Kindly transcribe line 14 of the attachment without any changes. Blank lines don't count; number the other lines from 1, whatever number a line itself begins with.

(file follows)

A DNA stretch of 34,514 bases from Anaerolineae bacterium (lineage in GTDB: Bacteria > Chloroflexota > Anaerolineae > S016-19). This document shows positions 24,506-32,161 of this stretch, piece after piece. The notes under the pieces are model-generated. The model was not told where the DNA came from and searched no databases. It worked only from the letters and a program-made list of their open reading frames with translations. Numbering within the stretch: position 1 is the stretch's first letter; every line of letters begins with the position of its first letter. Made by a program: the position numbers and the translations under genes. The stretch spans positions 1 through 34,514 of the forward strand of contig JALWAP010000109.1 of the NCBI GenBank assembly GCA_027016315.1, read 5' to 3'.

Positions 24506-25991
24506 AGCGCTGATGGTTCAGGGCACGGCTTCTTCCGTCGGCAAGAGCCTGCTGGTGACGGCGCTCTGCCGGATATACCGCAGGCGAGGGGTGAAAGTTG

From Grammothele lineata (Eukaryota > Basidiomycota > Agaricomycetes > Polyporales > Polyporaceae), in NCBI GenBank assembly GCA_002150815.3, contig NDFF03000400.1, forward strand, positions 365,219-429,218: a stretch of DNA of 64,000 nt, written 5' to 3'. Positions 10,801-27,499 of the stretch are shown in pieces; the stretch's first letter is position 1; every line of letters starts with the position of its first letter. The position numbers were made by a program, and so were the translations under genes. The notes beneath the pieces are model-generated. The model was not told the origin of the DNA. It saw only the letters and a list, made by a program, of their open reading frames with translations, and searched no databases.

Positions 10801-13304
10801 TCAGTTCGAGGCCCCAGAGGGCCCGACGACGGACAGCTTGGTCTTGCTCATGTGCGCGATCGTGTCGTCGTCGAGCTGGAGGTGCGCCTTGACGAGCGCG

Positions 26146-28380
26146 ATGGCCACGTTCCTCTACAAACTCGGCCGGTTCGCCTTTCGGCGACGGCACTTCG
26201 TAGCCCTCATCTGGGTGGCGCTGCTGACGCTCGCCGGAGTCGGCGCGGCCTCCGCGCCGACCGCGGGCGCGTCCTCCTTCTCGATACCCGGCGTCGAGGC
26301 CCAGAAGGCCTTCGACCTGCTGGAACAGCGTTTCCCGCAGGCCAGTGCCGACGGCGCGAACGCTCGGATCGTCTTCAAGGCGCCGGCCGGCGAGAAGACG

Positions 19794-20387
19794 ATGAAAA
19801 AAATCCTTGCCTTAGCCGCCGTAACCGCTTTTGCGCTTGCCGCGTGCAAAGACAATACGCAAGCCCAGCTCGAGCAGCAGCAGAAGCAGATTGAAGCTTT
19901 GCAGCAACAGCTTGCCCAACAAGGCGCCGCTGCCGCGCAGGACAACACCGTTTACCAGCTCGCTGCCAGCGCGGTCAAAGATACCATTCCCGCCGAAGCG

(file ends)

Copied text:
19901 GCAGCAACAGCTTGCCCAACAAGGCGCCGCTGCCGCGCAGGACAACACCGTTTACCAGCTCGCTGCCAGCGCGGTCAAAGATACCATTCCCGCCGAAGCG